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Title: The rate and rhythm of the human heart
Author: Campbell, James Patrick McIntyre
ISNI:       0000 0001 3517 1270
Awarding Body: University of Edinburgh
Current Institution: University of Edinburgh
Date of Award: 1984
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24 hour ambulatory electrocardiography has become established as a routine investigation in hospital practice. The interpretation of results from any investigation depends upon a knowledge of its normal range, and in spite of the widespread use of ambulatory electrocardiography in patients with symptoms or signs of disease the normal limits for heart rate and rhythm have not been adequately defined. The aim of this research is to establish the normal pattern of heart rate and rhythm in healthy adults. Subjects aged 20 to 70 were selected at random from a general practice population and screened for evidence of disease until 250 subjects (25 in each decade/sex group) were obtained. Their apparent freedom from heart disease was established by history, clinical examination, and non-invasive investigations. The results of 24 hour ambulatory ECG monitoring were analysed in terms of heart rate, supraventricular and ventricular arrhythmias, and bradyarrhythmias. 90% of subjects had some rhythm disturbance, although the disturbance was generally of a minor nature. However, 24% of subjects had an arrhythmia usually considered to be of serious prognostic or haemodynamic significance. Most varieties of cardiac arrhythmia were observed, and their occurrence in otherwise healthy individuals makes interpretation of results from symptomatic patients difficult. It is concluded that in general a causal relationship between arrhythmias and symptoms can only be established when both occur concurrently.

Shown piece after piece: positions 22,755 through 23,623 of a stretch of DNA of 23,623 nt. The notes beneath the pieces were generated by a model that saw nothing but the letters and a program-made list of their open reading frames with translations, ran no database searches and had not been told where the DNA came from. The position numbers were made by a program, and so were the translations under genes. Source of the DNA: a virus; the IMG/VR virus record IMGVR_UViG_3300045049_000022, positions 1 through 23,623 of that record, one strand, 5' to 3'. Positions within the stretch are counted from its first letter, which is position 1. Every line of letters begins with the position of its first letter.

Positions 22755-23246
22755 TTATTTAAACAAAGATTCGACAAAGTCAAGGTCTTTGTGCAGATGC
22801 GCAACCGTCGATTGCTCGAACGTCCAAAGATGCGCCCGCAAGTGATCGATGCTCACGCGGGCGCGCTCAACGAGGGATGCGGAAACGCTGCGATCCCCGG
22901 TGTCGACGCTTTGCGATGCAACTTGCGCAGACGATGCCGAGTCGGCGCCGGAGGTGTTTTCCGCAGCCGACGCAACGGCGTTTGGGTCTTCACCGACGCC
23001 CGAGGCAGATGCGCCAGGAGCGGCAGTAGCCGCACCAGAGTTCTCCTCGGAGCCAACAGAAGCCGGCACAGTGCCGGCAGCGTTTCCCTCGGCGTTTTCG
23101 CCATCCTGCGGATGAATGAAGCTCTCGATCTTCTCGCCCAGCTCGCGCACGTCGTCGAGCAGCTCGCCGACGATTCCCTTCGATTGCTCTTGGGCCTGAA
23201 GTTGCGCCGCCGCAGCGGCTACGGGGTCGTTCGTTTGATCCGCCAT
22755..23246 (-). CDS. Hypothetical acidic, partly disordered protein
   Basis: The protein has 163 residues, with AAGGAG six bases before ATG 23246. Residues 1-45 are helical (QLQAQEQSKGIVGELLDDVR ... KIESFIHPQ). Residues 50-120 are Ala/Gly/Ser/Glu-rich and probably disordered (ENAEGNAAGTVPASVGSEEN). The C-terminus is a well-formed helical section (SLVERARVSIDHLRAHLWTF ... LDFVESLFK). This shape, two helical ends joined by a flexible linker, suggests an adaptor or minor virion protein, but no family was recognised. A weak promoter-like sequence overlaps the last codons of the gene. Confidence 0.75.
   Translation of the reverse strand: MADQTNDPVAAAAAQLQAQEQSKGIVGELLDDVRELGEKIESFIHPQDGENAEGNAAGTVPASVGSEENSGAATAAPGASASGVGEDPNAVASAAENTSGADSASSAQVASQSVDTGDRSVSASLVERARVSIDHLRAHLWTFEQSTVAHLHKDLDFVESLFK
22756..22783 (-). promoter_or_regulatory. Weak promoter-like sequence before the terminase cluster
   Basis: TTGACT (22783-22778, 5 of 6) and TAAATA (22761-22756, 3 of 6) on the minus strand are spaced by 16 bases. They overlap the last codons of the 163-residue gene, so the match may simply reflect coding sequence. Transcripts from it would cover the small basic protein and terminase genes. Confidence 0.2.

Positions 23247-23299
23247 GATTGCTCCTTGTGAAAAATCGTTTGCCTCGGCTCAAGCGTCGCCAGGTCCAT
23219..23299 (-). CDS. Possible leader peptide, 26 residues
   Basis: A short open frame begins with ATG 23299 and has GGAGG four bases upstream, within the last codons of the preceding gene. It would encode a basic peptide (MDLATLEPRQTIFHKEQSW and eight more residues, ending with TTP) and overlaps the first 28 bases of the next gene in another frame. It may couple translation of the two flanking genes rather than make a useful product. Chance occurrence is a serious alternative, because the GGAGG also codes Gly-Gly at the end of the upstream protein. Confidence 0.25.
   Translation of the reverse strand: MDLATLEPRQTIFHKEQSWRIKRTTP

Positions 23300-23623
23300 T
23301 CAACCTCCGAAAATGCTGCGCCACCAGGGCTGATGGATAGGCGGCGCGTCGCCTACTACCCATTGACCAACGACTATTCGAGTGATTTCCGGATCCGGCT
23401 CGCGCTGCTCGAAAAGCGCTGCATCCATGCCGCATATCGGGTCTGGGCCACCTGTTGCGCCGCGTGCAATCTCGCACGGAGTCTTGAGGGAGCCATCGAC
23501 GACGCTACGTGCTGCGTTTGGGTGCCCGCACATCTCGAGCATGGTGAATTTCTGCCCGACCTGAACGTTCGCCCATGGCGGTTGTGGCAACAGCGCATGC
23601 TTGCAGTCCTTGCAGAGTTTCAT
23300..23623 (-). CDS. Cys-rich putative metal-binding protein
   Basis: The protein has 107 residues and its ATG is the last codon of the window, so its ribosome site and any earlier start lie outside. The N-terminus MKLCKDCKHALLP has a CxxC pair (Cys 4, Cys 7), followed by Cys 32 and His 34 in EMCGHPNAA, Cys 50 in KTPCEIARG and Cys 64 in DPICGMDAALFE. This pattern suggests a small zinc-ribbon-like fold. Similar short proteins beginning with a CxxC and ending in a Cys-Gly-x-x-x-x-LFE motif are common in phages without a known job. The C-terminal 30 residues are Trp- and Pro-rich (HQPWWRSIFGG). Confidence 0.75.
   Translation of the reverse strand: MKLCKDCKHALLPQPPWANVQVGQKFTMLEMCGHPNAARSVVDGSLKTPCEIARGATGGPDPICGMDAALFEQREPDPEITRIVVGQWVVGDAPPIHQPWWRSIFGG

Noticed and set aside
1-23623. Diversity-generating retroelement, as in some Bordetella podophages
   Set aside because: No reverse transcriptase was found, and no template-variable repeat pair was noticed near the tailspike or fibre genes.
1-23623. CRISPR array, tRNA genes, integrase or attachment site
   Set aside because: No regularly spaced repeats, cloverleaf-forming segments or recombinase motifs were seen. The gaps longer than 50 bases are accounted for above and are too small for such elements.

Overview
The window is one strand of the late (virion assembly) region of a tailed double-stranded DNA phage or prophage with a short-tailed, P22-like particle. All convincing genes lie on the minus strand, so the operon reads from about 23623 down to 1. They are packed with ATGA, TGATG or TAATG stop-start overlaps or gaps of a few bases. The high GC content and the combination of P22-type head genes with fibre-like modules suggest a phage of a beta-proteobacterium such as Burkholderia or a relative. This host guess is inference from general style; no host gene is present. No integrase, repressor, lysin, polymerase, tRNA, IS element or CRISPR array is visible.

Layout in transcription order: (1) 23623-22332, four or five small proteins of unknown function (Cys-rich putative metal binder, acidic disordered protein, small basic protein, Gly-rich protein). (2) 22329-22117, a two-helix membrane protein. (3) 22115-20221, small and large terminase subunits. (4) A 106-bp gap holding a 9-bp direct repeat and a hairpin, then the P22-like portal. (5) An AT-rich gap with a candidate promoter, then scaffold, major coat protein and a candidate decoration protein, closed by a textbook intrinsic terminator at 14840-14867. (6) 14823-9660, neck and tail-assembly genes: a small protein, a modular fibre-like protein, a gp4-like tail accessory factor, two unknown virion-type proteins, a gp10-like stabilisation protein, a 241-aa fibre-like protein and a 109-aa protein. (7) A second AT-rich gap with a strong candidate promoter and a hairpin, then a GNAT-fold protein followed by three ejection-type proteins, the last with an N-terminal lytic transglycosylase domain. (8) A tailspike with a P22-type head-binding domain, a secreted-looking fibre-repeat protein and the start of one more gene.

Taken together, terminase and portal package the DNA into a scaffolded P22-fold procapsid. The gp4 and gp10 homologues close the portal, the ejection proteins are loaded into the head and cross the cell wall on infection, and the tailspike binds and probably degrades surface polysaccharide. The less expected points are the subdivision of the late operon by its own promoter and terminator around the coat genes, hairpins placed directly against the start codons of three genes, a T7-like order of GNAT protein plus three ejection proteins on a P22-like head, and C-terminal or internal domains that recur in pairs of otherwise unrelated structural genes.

Supervisor: Not available Sponsor: Not available
Qualification Name: Thesis (M.D.) Qualification Level: Doctoral
EThOS ID:  DOI: Not available
Keywords: Human heart monitoring